Board Review: Cardiology
A 90 y/o female with a history of osteoarthritis and recent loss of her daughter presented to the ED for nausea, vomiting, left-sided chest pain, and difficulty breathing. Her initial troponin was 2.3. Her EKG showed t-wave inversions in the inferior and lateral leads. Her bedside TTE reveals a diffusely hypokinetic and dilated LV. She went to the cath lab which showed non-obstructive coronary artery disease on angiography. What is not a proposed mechanism for the cause of this patient’s presentation?
Answer: A.This patient has Takotsubo cardiomyopathy which is characterized as a transient depression in LV systolic function that often mimics acute MI, but with non-obstructive coronaries on angiography. Proposed mechanisms include vasospasm, microvascular dysfunction, and abnormal myocyte response to catecholamine surge.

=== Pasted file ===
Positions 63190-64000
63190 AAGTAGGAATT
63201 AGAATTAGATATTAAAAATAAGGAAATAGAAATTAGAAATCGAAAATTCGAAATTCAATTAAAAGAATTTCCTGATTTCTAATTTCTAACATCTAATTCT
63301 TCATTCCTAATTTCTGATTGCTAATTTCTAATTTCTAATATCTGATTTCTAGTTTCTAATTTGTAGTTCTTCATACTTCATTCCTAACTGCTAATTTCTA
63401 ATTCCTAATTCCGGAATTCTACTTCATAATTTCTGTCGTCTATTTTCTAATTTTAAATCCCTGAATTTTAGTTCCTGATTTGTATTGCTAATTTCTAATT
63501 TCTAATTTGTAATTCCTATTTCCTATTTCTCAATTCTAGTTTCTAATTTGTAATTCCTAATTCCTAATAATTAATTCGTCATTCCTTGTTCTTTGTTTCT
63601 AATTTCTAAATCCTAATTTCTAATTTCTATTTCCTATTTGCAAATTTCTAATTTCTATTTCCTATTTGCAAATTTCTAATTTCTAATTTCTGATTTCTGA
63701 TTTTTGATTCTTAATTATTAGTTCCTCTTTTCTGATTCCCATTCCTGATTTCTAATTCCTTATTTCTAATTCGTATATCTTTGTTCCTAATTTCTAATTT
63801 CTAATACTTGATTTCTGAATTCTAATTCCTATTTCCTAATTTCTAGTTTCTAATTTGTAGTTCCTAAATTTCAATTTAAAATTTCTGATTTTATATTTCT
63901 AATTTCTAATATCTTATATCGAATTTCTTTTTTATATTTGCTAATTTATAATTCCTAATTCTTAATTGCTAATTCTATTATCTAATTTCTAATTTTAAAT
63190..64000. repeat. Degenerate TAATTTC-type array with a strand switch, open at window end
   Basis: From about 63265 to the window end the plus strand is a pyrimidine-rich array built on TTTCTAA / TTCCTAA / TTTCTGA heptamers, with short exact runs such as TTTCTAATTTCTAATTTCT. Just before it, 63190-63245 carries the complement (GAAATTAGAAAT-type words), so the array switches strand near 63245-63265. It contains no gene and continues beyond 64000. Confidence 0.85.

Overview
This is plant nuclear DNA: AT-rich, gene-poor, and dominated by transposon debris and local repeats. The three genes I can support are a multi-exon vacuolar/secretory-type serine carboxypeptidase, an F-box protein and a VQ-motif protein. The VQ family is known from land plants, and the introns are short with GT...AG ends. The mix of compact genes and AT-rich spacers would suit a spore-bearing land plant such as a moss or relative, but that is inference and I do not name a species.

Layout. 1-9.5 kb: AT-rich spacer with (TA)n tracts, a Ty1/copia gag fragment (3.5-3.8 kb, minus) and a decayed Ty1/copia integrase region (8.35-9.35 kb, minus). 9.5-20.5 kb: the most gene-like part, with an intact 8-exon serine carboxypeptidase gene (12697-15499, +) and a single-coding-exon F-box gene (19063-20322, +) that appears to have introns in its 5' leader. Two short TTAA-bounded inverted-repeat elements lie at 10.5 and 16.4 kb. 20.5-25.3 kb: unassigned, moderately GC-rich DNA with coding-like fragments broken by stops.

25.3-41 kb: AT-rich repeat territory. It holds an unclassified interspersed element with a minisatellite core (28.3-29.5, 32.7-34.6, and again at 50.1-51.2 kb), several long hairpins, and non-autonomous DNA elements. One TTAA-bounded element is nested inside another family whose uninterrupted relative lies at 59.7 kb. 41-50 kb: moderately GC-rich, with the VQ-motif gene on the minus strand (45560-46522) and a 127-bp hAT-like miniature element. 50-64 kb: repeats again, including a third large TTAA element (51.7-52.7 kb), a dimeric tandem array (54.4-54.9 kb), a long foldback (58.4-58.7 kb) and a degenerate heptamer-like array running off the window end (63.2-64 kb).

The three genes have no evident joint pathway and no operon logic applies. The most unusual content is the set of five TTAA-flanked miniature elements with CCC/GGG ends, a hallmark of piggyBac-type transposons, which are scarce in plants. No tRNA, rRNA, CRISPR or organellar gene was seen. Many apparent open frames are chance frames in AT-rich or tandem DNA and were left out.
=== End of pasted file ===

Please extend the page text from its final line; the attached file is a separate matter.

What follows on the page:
Diagnosis of TCM is made by the Mayo Clinic diagnostic criteria, all of which need to be present to make the diagnosis:
-Transient LV systolic dysfunction
-Absence of obstructive coronary disease or acute plaque rupture on angiography
-New EKG changes OR modest elevation in cardiac troponin
-Absence of pheochromocytoma or myocarditis
Bybee KA, Kara T, Prasad A, Lerman A, Barsness GW, Wright RS, Rihal CS. Systematic review: transient left ventricular apical ballooning: a syndrome that mimics ST‐segment elevation myocardial infarction. Ann Intern Med. 2004;141:858–865
Templin C, Ghadri JR, Diekmann J et al. Clinical features and outcomes of Takotsubo (Stress) cardiomyopathy. New Eng J Med. 2015;373:929–38. doi: 10.1056/NEJMoa1406761
Sharkey, S., Lesser, J., & Maron, B. (2011). Takotsubo (stress) cardiomyopathy. American Heart Association.
AUTHOR: TARA KNOX